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How does the fed buying securities stimulate the economy?

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The Feds often buy notes and bonds in the open market to provide liquidity (cash). The investors they buy the bonds from will usually put that cash to work by investing in other companies, ventures, ideas, etc. that offer better returns than bonds would. Or they will buy bonds from banks, who in turn should offer loans to customers (to buy cars and houses for example) and businesses (who buy equipment, inventory, etc.).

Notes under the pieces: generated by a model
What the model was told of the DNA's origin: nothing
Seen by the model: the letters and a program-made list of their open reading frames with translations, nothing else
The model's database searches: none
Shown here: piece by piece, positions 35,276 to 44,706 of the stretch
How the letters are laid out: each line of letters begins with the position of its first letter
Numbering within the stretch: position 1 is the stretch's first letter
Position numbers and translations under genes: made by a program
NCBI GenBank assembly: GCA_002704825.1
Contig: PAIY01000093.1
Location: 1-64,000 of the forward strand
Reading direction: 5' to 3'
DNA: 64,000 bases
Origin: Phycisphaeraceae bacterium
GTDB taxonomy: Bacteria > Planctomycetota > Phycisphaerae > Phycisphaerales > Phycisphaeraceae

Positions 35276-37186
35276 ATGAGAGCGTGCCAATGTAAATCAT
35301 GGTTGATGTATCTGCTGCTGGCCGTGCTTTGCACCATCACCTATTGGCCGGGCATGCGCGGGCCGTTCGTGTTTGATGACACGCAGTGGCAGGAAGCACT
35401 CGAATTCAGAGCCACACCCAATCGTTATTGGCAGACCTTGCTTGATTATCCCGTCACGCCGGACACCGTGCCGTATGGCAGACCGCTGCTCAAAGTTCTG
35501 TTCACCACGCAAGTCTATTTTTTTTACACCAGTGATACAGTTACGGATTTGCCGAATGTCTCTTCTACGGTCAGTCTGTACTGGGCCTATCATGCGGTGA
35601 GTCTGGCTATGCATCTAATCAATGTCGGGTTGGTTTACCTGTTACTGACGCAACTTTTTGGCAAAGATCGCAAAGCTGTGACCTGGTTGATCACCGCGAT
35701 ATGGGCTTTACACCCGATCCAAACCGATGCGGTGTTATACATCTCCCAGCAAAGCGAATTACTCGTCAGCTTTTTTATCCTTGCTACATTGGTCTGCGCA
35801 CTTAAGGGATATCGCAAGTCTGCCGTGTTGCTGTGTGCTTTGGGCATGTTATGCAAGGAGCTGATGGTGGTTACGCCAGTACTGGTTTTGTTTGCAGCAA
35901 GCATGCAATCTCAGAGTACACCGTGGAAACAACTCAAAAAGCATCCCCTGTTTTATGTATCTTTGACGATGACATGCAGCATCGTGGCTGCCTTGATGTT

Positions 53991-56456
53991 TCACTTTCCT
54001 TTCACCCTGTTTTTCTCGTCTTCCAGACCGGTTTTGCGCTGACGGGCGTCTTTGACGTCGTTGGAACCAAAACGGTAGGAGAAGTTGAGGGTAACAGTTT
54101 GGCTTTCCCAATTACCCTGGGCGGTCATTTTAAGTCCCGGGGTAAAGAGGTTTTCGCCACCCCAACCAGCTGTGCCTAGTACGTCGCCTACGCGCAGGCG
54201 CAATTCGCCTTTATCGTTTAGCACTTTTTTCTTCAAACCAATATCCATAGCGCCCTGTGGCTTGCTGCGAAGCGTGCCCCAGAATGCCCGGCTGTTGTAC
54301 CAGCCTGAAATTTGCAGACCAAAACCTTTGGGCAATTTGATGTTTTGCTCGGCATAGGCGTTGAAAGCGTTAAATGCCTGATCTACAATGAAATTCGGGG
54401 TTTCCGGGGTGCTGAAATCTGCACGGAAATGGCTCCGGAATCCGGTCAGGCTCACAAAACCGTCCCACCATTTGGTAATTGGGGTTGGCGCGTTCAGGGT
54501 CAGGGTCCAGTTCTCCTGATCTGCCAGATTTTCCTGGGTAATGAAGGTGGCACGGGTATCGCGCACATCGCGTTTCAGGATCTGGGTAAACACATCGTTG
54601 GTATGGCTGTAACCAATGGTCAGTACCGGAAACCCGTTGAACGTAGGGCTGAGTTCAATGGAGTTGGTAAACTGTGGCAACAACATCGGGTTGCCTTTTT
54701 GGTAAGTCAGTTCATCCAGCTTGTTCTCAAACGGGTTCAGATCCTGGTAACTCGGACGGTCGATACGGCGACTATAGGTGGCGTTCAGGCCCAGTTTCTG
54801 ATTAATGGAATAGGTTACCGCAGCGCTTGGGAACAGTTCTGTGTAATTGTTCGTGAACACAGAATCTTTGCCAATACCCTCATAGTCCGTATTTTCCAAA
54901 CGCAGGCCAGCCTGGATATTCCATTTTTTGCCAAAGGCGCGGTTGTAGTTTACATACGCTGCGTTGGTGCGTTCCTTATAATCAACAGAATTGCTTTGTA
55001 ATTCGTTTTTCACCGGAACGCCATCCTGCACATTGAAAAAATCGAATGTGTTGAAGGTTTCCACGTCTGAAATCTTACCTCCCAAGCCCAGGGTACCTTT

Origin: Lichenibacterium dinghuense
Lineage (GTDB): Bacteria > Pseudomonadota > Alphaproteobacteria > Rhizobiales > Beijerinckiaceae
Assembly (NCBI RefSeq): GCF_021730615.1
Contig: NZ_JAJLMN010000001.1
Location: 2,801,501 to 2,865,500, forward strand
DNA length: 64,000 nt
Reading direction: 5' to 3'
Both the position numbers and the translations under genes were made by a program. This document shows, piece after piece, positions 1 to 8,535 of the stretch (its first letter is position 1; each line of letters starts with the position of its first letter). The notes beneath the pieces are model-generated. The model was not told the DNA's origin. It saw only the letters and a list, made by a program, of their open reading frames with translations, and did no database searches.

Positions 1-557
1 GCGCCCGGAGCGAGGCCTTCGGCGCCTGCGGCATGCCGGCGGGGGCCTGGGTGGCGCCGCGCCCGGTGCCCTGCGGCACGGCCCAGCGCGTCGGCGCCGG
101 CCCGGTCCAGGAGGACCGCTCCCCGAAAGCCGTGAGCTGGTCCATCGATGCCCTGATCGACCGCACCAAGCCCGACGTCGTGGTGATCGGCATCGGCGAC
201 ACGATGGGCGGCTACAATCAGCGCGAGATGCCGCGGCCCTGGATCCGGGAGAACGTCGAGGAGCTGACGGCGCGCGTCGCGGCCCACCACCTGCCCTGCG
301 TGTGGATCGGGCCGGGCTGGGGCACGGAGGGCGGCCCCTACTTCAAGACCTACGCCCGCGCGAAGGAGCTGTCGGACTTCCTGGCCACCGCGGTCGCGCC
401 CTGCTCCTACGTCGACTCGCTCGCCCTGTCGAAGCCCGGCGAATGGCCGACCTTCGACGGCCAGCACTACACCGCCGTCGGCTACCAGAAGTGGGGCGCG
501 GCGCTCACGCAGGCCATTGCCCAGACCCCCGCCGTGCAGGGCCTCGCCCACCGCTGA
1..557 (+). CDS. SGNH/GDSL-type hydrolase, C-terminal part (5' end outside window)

Likewise, the Fed can drain liquidity from the market by offering bonds at a more attractive rate than investors or banks can get otherwise (risk adjusted).

Rarely does the fed buy securities such as stocks.